Tag Archives: progressif

have been being – present perfect continuous – passive voice

Thanks to Carlos Julio Salazar for this question

Is this correct in English? –

My mum has been being treated by the same doctor for four years

The answer is yes, but it’s the kind of sentence that nobody would use in reality. It’s too long, too heavy. So what we should say instead? Using the present perfect simple seems perfectly fine to me:

My mum has been treated by the same doctor for four years

Because we have included the time, ‘for four years’ we understand that the action is not finished. If you really want to use the continuous, you should reformulate with another verb – “been being” just doesn’t sound right.

My mum has been receiving treatment from the same doctor for four years

Or why not use the active voice:
The same doctor has been treating my mum for four years

Conclusion: there are many things that might be correctly grammatically speaking, but they are necessarily the best way to communicate!

present perfect progressive

C’est très difficile d’expliquer ce temps! Voici le problème:

L’année dernière, j’ai couru le marathon de Londres
last year, I ran the London marathon

J’ai couru trois marathons cette année

I’ve run three marathons this year

Je suis fatigué parce que j’ai couru

I’m tired because I’ve been running

Clair? Pas vraiment!
Parfois, on utilise un tel point de grammaire non pas pour clarifier, mais d’omettre certaines informations.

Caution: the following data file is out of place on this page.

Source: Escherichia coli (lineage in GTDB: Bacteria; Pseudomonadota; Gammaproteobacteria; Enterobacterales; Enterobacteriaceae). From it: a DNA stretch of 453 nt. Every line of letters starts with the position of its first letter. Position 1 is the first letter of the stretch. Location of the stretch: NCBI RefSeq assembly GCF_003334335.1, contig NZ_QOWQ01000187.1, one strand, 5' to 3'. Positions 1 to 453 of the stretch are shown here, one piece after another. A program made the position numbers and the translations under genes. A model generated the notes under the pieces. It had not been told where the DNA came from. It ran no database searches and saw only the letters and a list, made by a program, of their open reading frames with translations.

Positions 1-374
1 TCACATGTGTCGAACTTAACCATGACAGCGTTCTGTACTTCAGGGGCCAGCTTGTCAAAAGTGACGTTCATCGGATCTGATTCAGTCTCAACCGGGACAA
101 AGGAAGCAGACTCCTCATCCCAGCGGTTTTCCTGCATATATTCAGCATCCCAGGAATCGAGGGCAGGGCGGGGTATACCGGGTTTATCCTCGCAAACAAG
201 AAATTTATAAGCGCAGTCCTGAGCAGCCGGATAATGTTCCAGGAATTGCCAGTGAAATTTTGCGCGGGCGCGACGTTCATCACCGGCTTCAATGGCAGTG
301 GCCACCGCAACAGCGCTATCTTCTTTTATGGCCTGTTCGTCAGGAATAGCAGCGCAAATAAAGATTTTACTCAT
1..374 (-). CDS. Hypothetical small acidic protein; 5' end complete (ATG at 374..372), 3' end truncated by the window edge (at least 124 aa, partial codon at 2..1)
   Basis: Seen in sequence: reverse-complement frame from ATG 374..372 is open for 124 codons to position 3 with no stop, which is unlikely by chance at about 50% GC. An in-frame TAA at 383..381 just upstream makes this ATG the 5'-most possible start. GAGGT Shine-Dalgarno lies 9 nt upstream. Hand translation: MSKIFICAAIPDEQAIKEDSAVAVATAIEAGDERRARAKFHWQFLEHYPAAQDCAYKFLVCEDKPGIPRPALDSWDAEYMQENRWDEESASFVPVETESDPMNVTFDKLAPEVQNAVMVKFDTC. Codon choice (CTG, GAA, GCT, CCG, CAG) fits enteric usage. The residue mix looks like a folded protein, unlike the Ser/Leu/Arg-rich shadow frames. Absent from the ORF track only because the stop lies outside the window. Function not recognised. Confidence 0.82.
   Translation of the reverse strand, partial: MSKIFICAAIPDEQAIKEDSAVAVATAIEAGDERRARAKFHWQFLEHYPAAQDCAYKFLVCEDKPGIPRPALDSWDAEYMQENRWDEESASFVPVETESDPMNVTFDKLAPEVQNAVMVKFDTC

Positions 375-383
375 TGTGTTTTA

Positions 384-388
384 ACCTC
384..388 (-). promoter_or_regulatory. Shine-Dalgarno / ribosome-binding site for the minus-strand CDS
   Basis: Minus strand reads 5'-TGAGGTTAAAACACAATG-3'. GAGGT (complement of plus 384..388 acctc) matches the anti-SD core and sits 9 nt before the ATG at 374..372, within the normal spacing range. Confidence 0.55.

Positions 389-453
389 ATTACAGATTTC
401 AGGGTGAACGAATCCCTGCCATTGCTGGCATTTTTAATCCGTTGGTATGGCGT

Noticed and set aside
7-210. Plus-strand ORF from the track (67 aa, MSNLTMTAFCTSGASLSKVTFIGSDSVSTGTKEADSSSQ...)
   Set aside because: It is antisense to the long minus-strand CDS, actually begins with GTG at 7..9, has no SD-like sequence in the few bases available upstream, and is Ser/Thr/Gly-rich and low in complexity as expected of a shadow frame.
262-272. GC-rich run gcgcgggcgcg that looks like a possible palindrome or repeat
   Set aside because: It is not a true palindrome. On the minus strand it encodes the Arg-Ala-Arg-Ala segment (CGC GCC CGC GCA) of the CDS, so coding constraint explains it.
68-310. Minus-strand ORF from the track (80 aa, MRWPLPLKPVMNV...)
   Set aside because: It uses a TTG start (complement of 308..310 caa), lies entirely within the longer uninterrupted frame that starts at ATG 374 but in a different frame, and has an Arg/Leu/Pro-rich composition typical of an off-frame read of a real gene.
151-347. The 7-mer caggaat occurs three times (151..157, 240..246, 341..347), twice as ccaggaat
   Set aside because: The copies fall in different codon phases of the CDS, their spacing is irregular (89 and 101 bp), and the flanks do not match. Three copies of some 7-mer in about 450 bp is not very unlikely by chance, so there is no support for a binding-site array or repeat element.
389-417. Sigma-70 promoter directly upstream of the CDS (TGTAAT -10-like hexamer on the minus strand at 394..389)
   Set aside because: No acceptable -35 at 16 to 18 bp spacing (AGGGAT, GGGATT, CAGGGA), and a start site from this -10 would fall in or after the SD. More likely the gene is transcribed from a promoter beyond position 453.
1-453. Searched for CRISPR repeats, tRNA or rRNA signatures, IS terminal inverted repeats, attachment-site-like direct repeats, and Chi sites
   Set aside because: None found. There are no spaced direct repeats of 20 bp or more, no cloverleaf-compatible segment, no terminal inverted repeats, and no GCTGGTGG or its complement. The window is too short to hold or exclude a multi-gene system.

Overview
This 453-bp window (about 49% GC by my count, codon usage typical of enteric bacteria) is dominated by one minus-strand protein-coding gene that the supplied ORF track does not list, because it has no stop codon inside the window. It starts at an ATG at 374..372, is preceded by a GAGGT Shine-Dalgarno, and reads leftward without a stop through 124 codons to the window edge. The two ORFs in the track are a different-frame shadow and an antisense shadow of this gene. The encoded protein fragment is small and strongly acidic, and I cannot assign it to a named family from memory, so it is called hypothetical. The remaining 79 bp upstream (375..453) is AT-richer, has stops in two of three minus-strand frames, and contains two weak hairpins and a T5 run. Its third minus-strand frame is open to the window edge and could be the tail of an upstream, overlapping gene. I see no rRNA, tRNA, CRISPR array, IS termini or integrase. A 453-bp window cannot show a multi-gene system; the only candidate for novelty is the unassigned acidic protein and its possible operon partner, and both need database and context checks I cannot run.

Quand on dit ‘I’ve been running’ au lieu de ‘I’ve run’ ou ‘I ran’ le plus important est qu’il y a une action mais si c’est terminé ou pas ne nous intéresse pas.

Comparez ces exemples:
I painted the house. (j’ai peint la maison, action achevée, aucun lien avec le présent: on ne sais pas quand, c’était peut-être il y a dix ans)
I’ve painted the house (j’ai peint la maison, action achevée, lien avec le présent: la maison a une nouvelle couche de peinture et ça se voit!)
I’ve been painting the house (action achevée ou pas, on ne s’intéresse seulement à l’action même, peindre la maison)

si vous n’êtes pas anglophone, c’est impossible de voir toutes les nuances, et je vous demande pardon pour mes lacunes en tant que formateur!

Il vaut mieux regarder encore des exemples afin de voir des choses comme des anglophones (je sais, je sais, on est compliqué…)

Ca fait une heure que j’attends : I’ve been waiting for one hour

J’ai une nouvelle copine. On sort ensemble depuis deux semaines: I have a new girlfriend. We’ve been going out for two weeks.

Je vis ici depuis dix ans: I’ve lived here for ten years.

Je vis ici seulement trois mois, mais je ne supporte plus cette ville. I’ve only been living here three months, but I can’t stand this town anymore.

For advanced learners:
The difference between the present perfect simple and the present perfect progressive is exactly the same as the difference between the present simple and the present progressive, or the past simple and the past progressive. Think about it:

If I say “I live in London” then logically I would say “I’ve lived in London for two years

But if I choose to say “I’m living in London” then it would be normal to say “I’ve been living in London for two years

In these cases, it’s your choice, native speakers don’t really pay much attention to the grammar being used.

If I say “I’m waiting for the bus” (action happening right now), then I could ask the question:
How long have you been waiting?” which is more likely (for native speakers) than “How long have you waited?”